How to Evaluate a Debt Settlement Offer?

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When you are happy with the debt settlement offer and find the negotiated amount to be repaid affordable then it is a good offer. Anyways, a debt settlement offer is supposed to be good as you are required to pay an amount that is less than the debt owed by you. It is best to go ahead and consider the offer otherwise; the creditor may outsource your debt to some collection agency or may even consider suing you. A debt settlement that necessitates payment of just about 40% to 60% of your debt, it is a done deal.

In this context, you must remember that debt settlement is supposed to be a binding contract, as such; it is a wise move to read carefully all the terms and get the terms and conditions reviewed by a qualified lawyer before signing the agreement. You should be ready with the lump sum so that you could settle your debts at the earliest. It is a wise idea to get the contract or agreement in writing and duly signed by both the parties, for instance, the creditor and the borrower. A written and signed document would help you in avoiding all kinds of miscommunication and misunderstanding regarding the situation. You must browse the several debt settlement reviews online so that you could choose the right direction.

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Can You Negotiate?

debt settlement offer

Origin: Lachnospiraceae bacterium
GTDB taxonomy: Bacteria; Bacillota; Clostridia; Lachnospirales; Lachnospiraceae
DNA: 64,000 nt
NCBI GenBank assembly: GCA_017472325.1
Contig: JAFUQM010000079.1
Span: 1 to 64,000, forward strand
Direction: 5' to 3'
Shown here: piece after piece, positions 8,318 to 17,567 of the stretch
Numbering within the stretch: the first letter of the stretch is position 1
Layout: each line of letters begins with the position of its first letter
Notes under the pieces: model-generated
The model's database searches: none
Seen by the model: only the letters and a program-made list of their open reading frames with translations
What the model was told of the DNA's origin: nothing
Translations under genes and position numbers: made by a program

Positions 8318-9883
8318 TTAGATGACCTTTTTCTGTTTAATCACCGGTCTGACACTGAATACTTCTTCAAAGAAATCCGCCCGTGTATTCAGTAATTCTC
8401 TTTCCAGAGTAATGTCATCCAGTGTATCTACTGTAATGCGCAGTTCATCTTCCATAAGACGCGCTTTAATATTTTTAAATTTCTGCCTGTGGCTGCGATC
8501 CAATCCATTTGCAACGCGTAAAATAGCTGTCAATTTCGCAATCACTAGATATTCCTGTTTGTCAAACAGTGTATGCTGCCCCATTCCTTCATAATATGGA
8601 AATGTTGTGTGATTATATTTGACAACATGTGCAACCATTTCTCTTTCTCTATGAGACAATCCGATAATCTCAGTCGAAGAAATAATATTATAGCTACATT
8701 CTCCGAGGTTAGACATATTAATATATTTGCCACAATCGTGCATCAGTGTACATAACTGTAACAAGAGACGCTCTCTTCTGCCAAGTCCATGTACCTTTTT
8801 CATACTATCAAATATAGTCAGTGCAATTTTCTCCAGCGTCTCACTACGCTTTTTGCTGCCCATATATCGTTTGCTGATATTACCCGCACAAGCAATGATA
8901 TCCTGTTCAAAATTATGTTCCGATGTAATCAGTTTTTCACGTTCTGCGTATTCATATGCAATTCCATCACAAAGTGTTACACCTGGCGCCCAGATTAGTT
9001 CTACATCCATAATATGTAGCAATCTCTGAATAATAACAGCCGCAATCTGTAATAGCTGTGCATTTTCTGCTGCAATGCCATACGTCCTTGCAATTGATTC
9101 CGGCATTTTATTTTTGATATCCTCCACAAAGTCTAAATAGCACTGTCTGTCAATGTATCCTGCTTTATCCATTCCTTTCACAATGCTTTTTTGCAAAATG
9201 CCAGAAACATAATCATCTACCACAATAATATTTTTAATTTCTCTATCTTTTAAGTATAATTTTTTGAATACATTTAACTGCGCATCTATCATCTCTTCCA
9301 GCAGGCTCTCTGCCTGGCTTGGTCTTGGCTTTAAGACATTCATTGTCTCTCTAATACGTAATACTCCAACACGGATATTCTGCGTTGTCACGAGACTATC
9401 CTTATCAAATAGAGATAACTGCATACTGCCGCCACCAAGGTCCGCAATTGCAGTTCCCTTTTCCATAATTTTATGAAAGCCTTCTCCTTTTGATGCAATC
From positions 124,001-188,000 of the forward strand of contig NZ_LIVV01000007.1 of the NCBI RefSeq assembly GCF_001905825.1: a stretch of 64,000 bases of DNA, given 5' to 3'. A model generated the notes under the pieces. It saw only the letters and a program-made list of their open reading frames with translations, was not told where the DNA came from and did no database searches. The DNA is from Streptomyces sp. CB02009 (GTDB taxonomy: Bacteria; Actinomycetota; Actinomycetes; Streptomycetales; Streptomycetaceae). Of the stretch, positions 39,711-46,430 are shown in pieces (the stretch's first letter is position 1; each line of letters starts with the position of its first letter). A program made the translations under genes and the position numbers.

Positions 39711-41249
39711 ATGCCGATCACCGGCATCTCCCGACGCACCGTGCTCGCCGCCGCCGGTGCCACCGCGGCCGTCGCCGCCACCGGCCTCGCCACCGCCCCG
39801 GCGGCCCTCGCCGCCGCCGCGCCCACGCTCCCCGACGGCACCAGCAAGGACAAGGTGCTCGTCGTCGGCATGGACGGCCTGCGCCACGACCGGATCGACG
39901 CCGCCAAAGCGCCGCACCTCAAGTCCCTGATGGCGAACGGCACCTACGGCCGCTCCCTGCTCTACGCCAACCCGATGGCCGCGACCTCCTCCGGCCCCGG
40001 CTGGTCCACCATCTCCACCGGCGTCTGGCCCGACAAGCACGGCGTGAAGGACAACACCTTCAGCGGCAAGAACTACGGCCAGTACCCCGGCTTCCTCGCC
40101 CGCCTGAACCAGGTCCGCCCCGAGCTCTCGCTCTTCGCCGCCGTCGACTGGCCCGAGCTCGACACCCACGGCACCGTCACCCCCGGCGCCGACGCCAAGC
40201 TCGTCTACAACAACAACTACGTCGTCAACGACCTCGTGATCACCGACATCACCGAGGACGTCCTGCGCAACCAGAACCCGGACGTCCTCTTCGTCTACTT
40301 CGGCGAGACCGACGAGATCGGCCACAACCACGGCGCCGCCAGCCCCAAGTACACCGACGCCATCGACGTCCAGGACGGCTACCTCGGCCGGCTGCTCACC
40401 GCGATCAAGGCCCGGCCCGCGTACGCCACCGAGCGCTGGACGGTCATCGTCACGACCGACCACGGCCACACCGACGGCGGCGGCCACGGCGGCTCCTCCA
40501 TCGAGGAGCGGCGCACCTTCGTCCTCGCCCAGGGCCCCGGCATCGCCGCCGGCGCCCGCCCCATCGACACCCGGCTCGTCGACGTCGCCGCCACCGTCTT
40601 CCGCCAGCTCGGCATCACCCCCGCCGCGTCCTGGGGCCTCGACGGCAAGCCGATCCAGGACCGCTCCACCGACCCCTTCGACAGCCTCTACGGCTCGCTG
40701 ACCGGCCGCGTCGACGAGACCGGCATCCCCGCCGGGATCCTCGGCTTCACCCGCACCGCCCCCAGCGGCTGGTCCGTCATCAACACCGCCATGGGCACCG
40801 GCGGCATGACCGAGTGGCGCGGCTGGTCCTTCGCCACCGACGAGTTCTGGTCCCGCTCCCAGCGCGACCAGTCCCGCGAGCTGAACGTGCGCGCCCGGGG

Yes, you can negotiate a debt settlement offer. You could always request something better. You may be lucky and your creditor may entertain your request and agree to give you a better deal. On the other hand, your creditor may not entertain your request at all. Alternatively, when you are not willing to settle for less, a creditor may decide to report your debt as ‘paid in full’ instead of ‘settled’ provided you ultimately accept his offer.

Why is Debt Settlement Not Always a Great Idea?

Even though debt settlement is a golden opportunity for the borrower to escape from a larger debt by paying just a portion of it, there is a drawback associated with this debt relief method. You need to keep in mind that debt settlement could culminate in a taxable event because forgiven debt is usually, regarded as an income. According to experts, the only effective way of avoiding this taxation issue would be to file bankruptcy or prove insolvency. Moreover, debt settlement could hurt your credit score but it is better to get an entry saying ‘settled’ instead of ‘unpaid’ in your credit report.

Conclusion

Debt settlement could be working for some individuals but everything depends primarily on your financial status. The biggest issue with debt settlement seems to be the fact that you are literally at the mercy of your creditor. In most cases, the debtor approaches his creditors with a debt settlement request but if he does not bother to accept your offer, you could do nothing to convince him.

Author Bio

Marina Thomas is a marketing and communication expert. She also serves as a content developer with many years of experience. She helps clients in long-term wealth plans. She has previously covered an extensive range of topics in her posts, including business debt consolidation and start-ups.

Do you know any other effective ways to counter a debt settlement offer, let us know in the comments section!